University of Rochester

Rochester Urban Youth Film Festival Showcases Young Student Works

May 15, 2007

The winning works from the Rochester Urban Youth Film Festival, an outlet for young people to share their creative ideas and visions through the medium of video, will be shown at 5:30 p.m. on Friday, May 18, at the George Eastman House, Dryden Theater.

Winners will have their videos featured at the public screening and aired on Rochester Community Television (RCTV-15). An awards ceremony and refreshments will immediately follow the public screening of youth-produced videos. The videos were judged by a panel of professionals associated with film and the media.

Now in its third year, the festival will showcase videos from Rochester youth, ages 12 to 18, in four genres—documentary, narrative, experimental, and episodic TV. In addition, for the first time ever, the festival will feature videos from two youth groups—Youth Voice, One Vision and the Student Leadership Congress from the Rochester City School District.

Since its inception, the festival has grown tremendously to represent Rochester's finest young video artists from East High School, Global Media Arts High School at Franklin, School of the Arts, John Marshall High School, Wilson Magnet High School, Charlotte High School, and School Without Walls.

Sponsors for this year's festival include the George Eastman House, High Falls Film Festival, RCTV-15, Rochester City School District, and the University of Rochester's Warner School of Education.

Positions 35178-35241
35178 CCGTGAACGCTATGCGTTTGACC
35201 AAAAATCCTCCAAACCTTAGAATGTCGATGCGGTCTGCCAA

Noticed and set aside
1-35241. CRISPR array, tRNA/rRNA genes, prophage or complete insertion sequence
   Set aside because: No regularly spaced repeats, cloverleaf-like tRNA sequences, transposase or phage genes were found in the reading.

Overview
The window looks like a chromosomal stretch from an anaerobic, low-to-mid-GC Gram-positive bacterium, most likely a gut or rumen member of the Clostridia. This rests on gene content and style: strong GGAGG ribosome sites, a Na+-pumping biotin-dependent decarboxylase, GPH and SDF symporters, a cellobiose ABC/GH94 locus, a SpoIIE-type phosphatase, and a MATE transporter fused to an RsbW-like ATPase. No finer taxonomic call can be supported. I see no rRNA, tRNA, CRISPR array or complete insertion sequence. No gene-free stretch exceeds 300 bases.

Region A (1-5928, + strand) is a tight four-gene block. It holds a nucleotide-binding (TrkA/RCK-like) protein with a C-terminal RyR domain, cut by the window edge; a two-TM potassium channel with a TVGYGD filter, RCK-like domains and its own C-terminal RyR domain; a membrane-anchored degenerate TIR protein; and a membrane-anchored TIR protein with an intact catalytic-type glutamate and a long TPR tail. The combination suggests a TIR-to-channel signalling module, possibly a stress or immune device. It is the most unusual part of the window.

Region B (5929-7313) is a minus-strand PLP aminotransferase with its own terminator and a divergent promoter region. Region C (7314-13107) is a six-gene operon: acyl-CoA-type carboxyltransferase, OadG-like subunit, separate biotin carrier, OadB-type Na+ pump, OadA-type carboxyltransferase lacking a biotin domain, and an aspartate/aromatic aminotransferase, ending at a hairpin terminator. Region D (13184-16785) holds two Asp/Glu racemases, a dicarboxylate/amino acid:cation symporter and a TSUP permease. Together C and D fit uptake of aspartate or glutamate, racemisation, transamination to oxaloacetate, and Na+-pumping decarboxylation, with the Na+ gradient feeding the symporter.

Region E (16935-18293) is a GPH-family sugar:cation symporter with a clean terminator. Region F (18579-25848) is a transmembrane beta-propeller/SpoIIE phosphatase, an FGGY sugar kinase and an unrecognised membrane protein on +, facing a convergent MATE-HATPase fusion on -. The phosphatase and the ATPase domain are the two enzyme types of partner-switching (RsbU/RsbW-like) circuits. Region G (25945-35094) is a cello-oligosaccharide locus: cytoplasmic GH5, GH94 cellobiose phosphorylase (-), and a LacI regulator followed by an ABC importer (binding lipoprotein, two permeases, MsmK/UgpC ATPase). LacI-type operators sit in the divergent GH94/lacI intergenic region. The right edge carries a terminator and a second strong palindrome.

The Rochester Urban Youth Film Festival is free and open to the public. For more information, please contact Gillian Young-Miller at (585) 406-6798 or by e-mail at gillian22@mac.com.

About the Warner School of Education
Founded in 1958, the University of Rochester's Warner School of Education offers master's and doctoral degree programs in teaching and curriculum, school leadership, higher education, counseling, human development, and educational policy. The Warner School of Education offers a new accelerated option for its Ed.D. programs that allows eligible students to earn a doctorate in education in as few as three years part time while holding a professional job in the same field. The Warner School of Education is recognized both regionally and nationally for its tradition of preparing practitioners and researchers to become leaders and agents of change in schools, universities, and community agencies; generating and disseminating research; and actively participating in education reform.




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